Riparian Vegetation Response to High-Magnitude Dam Releases on the Dolores River, SW Colorado
    Cynthia Dott1*, Julie Knudson2*
    1 Department of Biology, Fort Lewis College, Durango CO USA;  
    2 Purgatoire Watershed Partnership, Trinidad CO US;
    The Dolores River has a unique history of flow management, including truly unprecedented variation over the last three years due to large snowpack and historic drought in back-to-back years.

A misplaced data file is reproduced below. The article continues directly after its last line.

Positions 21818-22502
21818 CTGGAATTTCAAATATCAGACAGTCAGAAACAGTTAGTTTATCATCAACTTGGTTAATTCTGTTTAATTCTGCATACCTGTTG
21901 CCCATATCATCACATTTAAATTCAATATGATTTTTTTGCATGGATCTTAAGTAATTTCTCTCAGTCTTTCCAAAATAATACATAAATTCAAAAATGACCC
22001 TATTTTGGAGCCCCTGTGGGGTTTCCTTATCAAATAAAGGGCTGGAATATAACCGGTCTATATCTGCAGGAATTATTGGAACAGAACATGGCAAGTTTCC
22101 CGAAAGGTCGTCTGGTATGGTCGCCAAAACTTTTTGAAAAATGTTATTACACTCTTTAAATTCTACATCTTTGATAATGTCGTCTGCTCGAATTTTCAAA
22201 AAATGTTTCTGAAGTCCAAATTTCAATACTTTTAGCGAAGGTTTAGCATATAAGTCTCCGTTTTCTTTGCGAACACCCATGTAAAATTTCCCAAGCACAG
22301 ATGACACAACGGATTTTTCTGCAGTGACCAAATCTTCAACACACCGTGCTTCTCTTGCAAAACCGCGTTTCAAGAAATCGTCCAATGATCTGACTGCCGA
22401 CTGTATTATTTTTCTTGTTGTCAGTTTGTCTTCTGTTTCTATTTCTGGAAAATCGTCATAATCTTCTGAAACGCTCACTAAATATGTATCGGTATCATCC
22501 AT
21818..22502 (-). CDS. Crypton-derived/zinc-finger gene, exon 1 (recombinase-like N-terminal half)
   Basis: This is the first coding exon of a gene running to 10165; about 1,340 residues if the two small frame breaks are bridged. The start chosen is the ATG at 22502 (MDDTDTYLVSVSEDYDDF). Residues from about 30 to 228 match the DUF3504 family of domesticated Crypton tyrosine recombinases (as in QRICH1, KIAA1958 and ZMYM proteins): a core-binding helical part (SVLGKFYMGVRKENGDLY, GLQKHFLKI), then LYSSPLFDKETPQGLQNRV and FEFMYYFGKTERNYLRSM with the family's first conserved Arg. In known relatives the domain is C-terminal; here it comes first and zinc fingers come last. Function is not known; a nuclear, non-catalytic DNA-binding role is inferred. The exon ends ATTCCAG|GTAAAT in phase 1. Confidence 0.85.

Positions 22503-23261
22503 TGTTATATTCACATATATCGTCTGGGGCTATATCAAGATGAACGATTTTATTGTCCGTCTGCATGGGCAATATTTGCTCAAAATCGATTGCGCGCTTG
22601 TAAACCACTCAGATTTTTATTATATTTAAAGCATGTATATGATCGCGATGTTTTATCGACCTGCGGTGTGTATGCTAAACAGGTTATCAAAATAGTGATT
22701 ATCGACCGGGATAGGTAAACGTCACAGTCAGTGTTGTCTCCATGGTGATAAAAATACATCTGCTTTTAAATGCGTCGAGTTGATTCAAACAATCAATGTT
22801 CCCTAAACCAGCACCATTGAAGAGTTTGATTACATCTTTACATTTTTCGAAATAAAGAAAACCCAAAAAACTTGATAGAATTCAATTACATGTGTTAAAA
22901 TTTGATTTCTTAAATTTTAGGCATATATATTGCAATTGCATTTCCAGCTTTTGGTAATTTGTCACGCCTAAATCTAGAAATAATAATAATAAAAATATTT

The Dolores provides habitat for rare native fish species and supports unique assemblages of native riparian vegetation.  McPhee Dam, completed in 1985, reduced spring snowmelt-dominated high flows >50%, from 3000-8000 cfs pre-dam to 800-2000 cfs post-dam, but also raised late summer baseflows.  In drought years, no peak occurs and flows vary from 15-80 cfs.  Since dam completion, only three years have had sufficient snowmelt to allow releases from McPhee that reached magnitudes of 4000 cfs: 1993, 2005 and 2017 (the 2019 peak was nearly 3500 cfs).  Because of reduced peak flows and multiple years of drought and low flow, the banks of the lower Dolores have become armored by vegetation – primarily willows (Salix exigua) and giant reed grass (Phragmites australis) and also tamarisk (Tamarix spp)—with simultaneous losses of bare ground and potential cottonwood seedling germination sites. In 2017 a high magnitude, long duration spill of 4000 cfs was planned to support native fish and riparian ecosystems below the dam.  A consortium of scientists worked with managers to plan for pre- and post-spill monitoring.  We hypothesized that bank scouring and vegetation removal would occur, along with sediment deposition on the floodplain.  We re-occupied several sites below the dam to allow us to compare vegetation structure and composition pre- and post-peak flow release.  Data collected in 2010 showed average willow stem densities of 34.3/m2 at one site below the dam compared to 1/m2 above the dam. In many reaches, mature cottonwoods have been in decline and new cottonwood establishment is limited.  If the 2017 high flow was sufficient to emulate pre-dam floods, we predicted willow stem densities would decline, cover by bare ground would increase, and cottonwood seedlings would establish.  Because of cooler than anticipated spring temperatures, the high flow release was shortened and 4000 cfs flows were maintained for only 3 days, though the total duration of the spill was longer than expected. While we observed no significant changes in willow stem densities post-spill, we did see an increase in cover of bare ground.  Timing of post-spill drawdown was apparently wrong for cottonwood seedling establishment on new open sites in 2017, but increased water table recharge due to high flows benefits established cottonwoods over the long run.  The fact that 2017 was followed by the exceptional drought of 2018, and then another year of prolonged high discharge in 2019 is also likely to have long-term consequences for riparian habitat on the Dolores River.